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Author Notes:

Corresponding Author and Reprint Requests: Jay M. Weiss, Ph.D., Emory University School of Medicine, Emory West Campus, Building A, Room 510-N, 1256 Briarcliff Road, N.E., Atlanta, GA 30306, Telephone: 404-712-9771, Fax: 404-712-9755, jweis01@emory.edu

Subjects:

Research Funding:

Public Health Service Grants MH65737 and MH79794

Keywords:

  • antidepressant drug
  • electroconvulsive shock
  • dopamine
  • ventral tegmentum

EFFECTS OF CHRONIC ANTIDEPRESSANT DRUG ADMINISTRATION AND ELECTROCONVULSIVE SHOCK ON ACTIVITY OF DOPAMINERGIC NEURONS IN THE VENTRAL TEGMENTUM

Tools:

Journal Title:

International Journal of Neuropsychopharmacology

Volume:

Volume 14, Number 2

Publisher:

, Pages 201-210

Type of Work:

Article | Post-print: After Peer Review

Abstract:

Increasing attention is now focused on reduced dopaminergic neurotransmission in the forebrain as participating in depression. The present paper assessed whether effective antidepressant (AD) treatments might counteract, or compensate for, such a change by altering the neuronal activity of dopaminergic neurons in the ventral tegmental area (VTA-DA neurons), the cell bodies of the mesocorticolimbic dopaminergic system. Eight AD drugs or vehicle were administered to rats for 14 days via subcutaneously-implanted minipumps, at which time single-unit electrophysiological activity of VTA-DA neurons was recorded under anesthesia. Also, animals received a series of five electroconvulsive shocks (ECS) or control procedures, after which VTA-DA activity was measured either three or five days after the last ECS. Results showed that the chronic administration of all AD drugs tested except for the monoamine oxidase inhibitor increased the spontaneous firing rate of VTA-DA neurons, while effects on “burst” firing activity were found to be considerably less notable or consistent. ECS increased both spontaneous firing rate and burst firing of VTA-DA neurons. It is suggested that the effects observed are consistent with reports of increased dopamine release in regions to which VTA neurons project after effective AD treatment. However, it is further suggested that changes in VTA-DA neuronal activity in response to AD treatment should be most appropriately assessed under conditions associated with depression, such as stressful conditions.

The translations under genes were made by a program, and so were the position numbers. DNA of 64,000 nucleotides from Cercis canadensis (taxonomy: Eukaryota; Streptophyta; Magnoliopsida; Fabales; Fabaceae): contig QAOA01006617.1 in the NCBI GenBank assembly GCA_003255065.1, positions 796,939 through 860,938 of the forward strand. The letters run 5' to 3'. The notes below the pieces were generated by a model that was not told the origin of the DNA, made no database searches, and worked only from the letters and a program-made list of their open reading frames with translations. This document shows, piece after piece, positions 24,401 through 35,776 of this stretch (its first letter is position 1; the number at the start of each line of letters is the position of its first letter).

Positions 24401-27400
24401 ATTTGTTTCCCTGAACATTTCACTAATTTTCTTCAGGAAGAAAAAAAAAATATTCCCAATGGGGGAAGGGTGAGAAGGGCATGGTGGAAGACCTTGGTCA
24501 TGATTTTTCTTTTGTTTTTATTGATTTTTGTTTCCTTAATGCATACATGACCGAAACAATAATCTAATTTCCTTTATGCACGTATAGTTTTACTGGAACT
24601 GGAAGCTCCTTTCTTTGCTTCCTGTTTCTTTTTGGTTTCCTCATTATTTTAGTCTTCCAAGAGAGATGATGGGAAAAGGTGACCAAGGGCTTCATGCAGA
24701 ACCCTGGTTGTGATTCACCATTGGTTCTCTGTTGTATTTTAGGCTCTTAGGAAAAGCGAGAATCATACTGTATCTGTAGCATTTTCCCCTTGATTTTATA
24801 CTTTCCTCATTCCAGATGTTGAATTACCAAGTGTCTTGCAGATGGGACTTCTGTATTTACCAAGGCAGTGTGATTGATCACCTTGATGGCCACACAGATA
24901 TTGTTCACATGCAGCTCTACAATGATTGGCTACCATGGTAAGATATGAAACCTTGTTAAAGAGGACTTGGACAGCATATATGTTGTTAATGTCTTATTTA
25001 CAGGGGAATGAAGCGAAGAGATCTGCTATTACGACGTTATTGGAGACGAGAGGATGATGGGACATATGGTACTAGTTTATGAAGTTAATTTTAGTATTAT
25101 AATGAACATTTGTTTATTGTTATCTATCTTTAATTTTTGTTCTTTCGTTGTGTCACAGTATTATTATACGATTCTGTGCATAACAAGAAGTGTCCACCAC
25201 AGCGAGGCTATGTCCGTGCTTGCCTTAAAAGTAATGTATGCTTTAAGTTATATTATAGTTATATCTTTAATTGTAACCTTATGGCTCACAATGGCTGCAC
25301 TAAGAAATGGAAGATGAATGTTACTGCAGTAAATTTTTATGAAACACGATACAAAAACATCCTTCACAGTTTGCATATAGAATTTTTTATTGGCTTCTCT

Copyright information:

© Cambridge University Press 2014

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